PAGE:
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Nervous tics and twitches are persistent involuntary movements that can present themselves in any part of the body. Generally speaking, these are linked to the motor system as is the case of eye twitching or vocal tics (the repetition of sounds, words, etc.).
In this article, we're going to take a closer look at what nervous tics are and how they affect both children and adults. Plus, we discuss the main types. Finally, we'll tell you about chronic motor tic disorder, transient tic disorder, and Tourette's syndrome and how to treat these since tics and twitches are symptoms of all of these conditions.
Nervous tics are non-voluntary body movements or vocal sounds that repeatedly occur quickly and suddenly. These are stereotypic movements. However, they aren't rhythmic.
To that effect, it's important to differentiate between nervous tics and other behaviors known as nervous habits -activities that reduce anxiety and increase focus, for example, fingernail biting.
Unlike in the latter case, an individual with nervous tics feels an unrelenting urge to follow through with a certain behavior, and it might seem uncontrollable. In some cases, the person can suppress the movement or noise if they are aware of their actions.
Depending on where the tics present themselves, they are either classified as 'motor' or 'vocal,' and their etiology and frequency determines whether they are of a simple or complex nature. The cause of these varies, however, periods of high stress or anxiety and organic pathologies (congenital or acquired) are a few main reasons that tics appear.
Besides, nervous tics are a type of dyskinesia, a medical term used to describe the alteration or distortion of movements that seem voluntary, but that the individual really has no control over.
Although the severity of tics and how long they last varies considerably, in many cases, they are connected to neuropsychiatric disorders that children, adolescents, and adults can all have.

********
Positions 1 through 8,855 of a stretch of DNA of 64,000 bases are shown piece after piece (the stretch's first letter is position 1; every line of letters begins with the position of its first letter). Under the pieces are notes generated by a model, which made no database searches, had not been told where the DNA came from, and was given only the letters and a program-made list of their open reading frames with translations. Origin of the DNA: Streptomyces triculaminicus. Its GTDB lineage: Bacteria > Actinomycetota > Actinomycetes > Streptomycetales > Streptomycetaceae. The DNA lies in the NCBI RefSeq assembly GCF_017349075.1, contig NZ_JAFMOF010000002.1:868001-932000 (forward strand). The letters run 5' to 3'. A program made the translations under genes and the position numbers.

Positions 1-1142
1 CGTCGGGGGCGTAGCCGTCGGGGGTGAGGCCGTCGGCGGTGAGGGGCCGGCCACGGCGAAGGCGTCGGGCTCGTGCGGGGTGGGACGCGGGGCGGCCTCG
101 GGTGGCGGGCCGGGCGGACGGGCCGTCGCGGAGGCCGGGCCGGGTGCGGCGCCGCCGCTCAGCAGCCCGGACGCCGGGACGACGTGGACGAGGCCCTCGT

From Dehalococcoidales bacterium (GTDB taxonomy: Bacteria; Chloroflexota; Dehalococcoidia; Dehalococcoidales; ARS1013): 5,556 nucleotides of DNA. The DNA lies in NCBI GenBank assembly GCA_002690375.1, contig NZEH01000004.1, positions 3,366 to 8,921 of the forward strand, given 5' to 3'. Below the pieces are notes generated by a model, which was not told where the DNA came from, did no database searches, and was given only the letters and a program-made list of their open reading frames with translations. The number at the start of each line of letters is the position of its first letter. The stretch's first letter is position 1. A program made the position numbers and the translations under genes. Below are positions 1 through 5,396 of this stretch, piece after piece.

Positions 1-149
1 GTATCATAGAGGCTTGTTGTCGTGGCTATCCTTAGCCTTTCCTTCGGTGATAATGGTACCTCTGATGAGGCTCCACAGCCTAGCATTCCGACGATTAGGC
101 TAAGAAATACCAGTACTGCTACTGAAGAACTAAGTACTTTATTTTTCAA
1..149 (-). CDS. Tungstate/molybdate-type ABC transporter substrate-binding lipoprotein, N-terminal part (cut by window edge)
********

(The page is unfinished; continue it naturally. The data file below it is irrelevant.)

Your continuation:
In any case, nervous tics most frequently affect the face, neck, voice and the upper torso. However, it is possible for them to appear in any area of the body. Having a tic is very hard to describe to people who have never had one themselves.
This is because having a nervous tic is like having to cough because you have a scratchy throat or because something's tickling your nose. This is an involuntary and uncontrollable feeling, and an immediate response comes along with it.
As we mentioned, there are different types of nervous tics. Some of these are transient and could indicate high levels of anxiety.
In other cases, eye twitching can also indicate hyperactivity or overstimulation whether this is due to high energy levels, stress, or even the effects of some kind of substance, for example.
The specific cause of the eye twitching may vary depending on the individual's age, state of health, daily activities, the pressure that they're under, etc., and a specialist should always be the one to evaluate this.
Likewise, the frequency with which this involuntary eyelid movement occurs and the amount of discomfort that it inflicts could also help to determine the cause of this tic.
Eye twitching is a factor listed on some psychological evaluation scales for anxiety and hyperactivity, neither of which are directly related to nervous tics (as we'll see later on).
Psychopathology initially differentiates between 2 main types of nervous tics depending on how much discomfort they cause the person. The two categories are: simple tics and complex tics. Below, we take a look at the characteristics of both kinds.
Simple tics involve the movement of very few muscles and making sounds; these last for just a few seconds. Some examples of simple motor or vocal tics include facial grimacing, eye blinking, neck jerking, grunting, sniffing, or constant throat clearing, etc.
On the other hand, complex tics involve many muscles, and in their vocal form, an individual might say full words or entire sentences, which is why they last much longer than simple tics. Some complex motor tics include gestures like jumping, squatting, hand motions, and touching or smelling an object repeatedly, among other things.
Additionally, complex vocal tics include palilalia (repeating one's own speech); coprolalia (the utterance of obscene words); and echolalia (repeating someone else's speech).
There are different types of conditions related to nervous tics, and these are the three criteria that you can use to differentiate between them:
The age of the individual when the nervous tic appeared
The duration of the disorder
The amount and types of tics
Below, we specify the 3 most common disorders involving nervous tics: transient tic disorder, chronic motor or vocal tic disorder, and Tourette's syndrome.
The defining characteristic of transient tic disorder is that it most often appears before the individual's 18th birthday. These nervous tics usually happen every day for at least 4 weeks, but only for a period of 1 year or less.